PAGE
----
Must We Fear Adolescent Sexuality?

Amy Schalet, PhD

In This Article


The vision of out-of-control, dangerous, and immoral teenage sexual behavior hangs, as a specter, over public debate and policy about reproductive health in America. Fears of teenagers' given license to engage in promiscuous sex informed the recent decision not to make emergency contraception available over the counter. The image of teenagers having sex without parental control and protection has figured prominently in the calls for stricter regulation of the provision of contraceptive and abortion services. Finally, the notion that pregnancy and disease are unavoidable aspects of teenage sex is integral to the abstinence-until-marriage message, which often constitutes the main, and sometimes the only, tenet of sex education in American public middle and high schools.

These fears of dangerous, uncontrolled, and immoral adolescent sexuality appear, on first sight, to be substantiated by reality. Even after a decade of steady declines, pregnancy, birth, and abortion rates remain very high among American adolescents. More than 8 out of 100 teenage girls become pregnant yearly and between 2 and 3 out of every 100 girls have an abortion each year. Nor is the sexual trouble of American teenagers limited to high rates of unwanted pregnancies; American teenagers acquire more than 3 million sexually transmitted infections (STIs) a year. As a demographic group, they account for more than a quarter of all STIs in the country (see footnote 1).[1,2,3]

But if the American data appear to confirm conventional wisdom that raging hormones and peer pressures put teenagers at risk of making unwise sexual decisions, public health data from other countries challenge this commonly held knowledge. International comparison demonstrates that developed countries vary dramatically in the degree to which the sexual maturation of teenagers leads to adverse outcomes. No country forms a more stark contrast for comparison with the United States than does the Netherlands: Dutch teenagers are far less likely to either become pregnant or contract an STD than are their American peers.[4,5] American teenage girls are 3 times as likely to have an abortion, and 8 times as likely to give birth, as are their Dutch counterparts, even though both are typically 17 years old when they first have intercourse (see footnote 2).[3,6]

Moreover, the sexual maturation of teenagers does not inspire the same fears among parents, providers, and policy-makers in the Netherlands as it does in the United States. Public policies do admonish young people to understand the responsibilities that come with having relationships and sex -- most notably, the responsibility to use contraception effectively (see footnote 3).[7] And indeed, there is evidence to suggest that when they do become sexually active, Dutch teens use contraceptives more frequently and more effectively, and have fewer sexual partners, than do their American counterparts (see footnote 4).[2,6]

How is it possible that an essentially universal biological phenomenon -- the onset of puberty and the capacity for reproduction -- produces such disparate results in 2 countries that are similar in terms of wealth, education, and reproductive technologies? To answer this question, we need to go beyond statistics of incidence and association to investigate the cultural and institutional forces that keep the sexual maturation of teenagers in the Netherlands from becoming the psychological, medical, familial, and economic "drama" that it all too often becomes in the United States. In a series of articles, of which this is the first, I undertake exactly such a sociological inquiry, the results of which have important implications for debates, currently raging across the United States and other countries, about how best to provide care to those coming of age.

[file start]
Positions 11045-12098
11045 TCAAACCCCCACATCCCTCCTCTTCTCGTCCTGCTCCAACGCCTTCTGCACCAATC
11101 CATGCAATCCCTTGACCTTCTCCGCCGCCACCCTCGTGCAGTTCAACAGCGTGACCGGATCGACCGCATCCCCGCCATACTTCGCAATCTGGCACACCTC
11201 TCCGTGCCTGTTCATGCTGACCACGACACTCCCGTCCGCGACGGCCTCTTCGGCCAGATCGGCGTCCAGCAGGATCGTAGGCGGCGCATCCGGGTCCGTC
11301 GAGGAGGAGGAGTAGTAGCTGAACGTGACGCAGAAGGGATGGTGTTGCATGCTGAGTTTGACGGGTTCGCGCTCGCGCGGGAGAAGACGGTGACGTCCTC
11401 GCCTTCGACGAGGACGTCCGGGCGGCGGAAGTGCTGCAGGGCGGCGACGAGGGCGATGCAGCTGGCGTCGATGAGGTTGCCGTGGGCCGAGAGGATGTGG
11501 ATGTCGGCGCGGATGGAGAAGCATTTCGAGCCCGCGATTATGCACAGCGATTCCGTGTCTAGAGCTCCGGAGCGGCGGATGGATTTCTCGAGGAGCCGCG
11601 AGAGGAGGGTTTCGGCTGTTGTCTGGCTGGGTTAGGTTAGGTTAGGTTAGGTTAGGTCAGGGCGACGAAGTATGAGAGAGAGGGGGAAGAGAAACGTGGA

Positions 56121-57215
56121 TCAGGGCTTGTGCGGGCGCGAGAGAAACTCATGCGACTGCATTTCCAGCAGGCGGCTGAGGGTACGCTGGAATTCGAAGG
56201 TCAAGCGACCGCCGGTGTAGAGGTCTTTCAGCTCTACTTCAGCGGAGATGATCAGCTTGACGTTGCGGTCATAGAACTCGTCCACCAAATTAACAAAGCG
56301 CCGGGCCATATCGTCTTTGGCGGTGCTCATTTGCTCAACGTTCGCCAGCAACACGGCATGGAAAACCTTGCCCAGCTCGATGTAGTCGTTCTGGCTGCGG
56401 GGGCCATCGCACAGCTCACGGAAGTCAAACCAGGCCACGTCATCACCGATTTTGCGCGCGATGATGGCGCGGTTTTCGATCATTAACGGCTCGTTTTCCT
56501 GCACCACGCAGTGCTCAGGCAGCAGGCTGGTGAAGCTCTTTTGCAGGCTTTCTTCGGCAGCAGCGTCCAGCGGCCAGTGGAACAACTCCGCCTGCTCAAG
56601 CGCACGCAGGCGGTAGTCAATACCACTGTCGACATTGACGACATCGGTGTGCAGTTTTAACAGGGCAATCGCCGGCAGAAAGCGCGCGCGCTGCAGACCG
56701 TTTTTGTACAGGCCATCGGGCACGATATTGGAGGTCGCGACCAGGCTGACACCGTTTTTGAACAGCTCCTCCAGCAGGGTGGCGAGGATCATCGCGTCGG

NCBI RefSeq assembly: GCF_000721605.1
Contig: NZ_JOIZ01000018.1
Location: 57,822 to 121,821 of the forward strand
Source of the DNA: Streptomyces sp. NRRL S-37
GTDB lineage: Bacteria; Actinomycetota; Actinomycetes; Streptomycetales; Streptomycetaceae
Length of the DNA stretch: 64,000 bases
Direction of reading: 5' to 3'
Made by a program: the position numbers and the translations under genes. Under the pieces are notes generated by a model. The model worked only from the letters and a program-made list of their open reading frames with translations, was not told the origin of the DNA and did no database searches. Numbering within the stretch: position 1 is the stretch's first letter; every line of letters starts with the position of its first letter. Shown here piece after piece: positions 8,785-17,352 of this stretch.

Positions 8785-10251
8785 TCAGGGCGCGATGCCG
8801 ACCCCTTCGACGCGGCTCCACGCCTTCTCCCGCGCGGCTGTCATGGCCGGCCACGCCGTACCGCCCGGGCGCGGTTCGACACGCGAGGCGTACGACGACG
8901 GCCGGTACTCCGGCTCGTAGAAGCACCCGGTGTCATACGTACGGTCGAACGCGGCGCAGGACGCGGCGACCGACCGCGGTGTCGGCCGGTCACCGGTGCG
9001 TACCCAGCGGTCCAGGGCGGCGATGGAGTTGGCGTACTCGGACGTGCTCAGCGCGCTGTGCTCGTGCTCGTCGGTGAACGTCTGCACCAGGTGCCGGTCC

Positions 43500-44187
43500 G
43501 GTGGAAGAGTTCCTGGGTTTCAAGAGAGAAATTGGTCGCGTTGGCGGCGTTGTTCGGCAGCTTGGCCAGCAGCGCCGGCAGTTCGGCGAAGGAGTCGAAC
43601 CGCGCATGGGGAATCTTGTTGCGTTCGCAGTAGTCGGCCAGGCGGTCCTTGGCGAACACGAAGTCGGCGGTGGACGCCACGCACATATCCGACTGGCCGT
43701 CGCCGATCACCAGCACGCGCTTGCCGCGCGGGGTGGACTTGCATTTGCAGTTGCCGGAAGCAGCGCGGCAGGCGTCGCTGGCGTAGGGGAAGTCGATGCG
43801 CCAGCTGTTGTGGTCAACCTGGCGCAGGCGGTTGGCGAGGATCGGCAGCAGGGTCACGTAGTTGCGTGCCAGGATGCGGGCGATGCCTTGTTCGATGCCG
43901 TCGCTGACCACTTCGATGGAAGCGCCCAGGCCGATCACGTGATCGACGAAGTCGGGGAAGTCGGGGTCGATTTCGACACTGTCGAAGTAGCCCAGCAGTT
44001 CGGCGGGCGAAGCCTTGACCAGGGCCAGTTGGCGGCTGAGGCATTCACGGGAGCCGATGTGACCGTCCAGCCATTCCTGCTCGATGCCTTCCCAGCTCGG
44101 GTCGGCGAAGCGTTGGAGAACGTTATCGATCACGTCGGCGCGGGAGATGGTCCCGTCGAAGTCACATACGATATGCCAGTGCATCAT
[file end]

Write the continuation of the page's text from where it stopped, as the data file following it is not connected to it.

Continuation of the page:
Footnote 1: American teenage pregnancy, abortion, and birth rates cited here come from data gathered by The Alan Guttmacher Institute.[1] Darroch and colleagues[2] calculated that in 1995, 22% of American women reported having given birth before age 20. Frost and colleagues[3] report that 3.8 million new cases of STIs are diagnosed among American adolescents each year.

Footnote 2: In 1995, the median age of first intercourse among adolescents was 17.7 in the Netherlands.[6] That same year, 38.5% of American girls ages 15 to 17, and 70.8% of American girls, ages 18 to 19 had had sexual intercourse.[3]

Footnote 3: Describing the "Dutch approach" to adolescent sexuality, authors for the government-funded Dutch NGO Youth Incentives write, "Parents, educators, and other professionals rarely tell young people to stay away from sex, or to say no to sex. Dutch policy is aimed at assisting young people to behave responsibly in this respect. The Dutch approach means spending less time and effort trying to prevent young people from becoming sexually active, and more time and effort in educating and empowering young people to behave responsibly when they do become sexually active."[7]

Footnote 4: Differences in contraceptive use are particularly noteworthy with regard to the use of oral contraceptives. Almost two thirds of Dutch boys and girls surveyed in 1995 said they always used the pill with their most recent partner. In that same year, less than a third of American girls said they used the pill at their most recent intercourse. Asked about the number of sexual partners, 47% of sexually active American girls said they had 2 or more partners within the past year, while 38% of sexually active Dutch girls had had 2 or more partners in the past 3 years (and 62% had only 1 sexual partner over the past 3 years). American teens -- both girls and boys -- also tend to have more sexual partners than their peers in Canada, France, and Sweden.[2,6]


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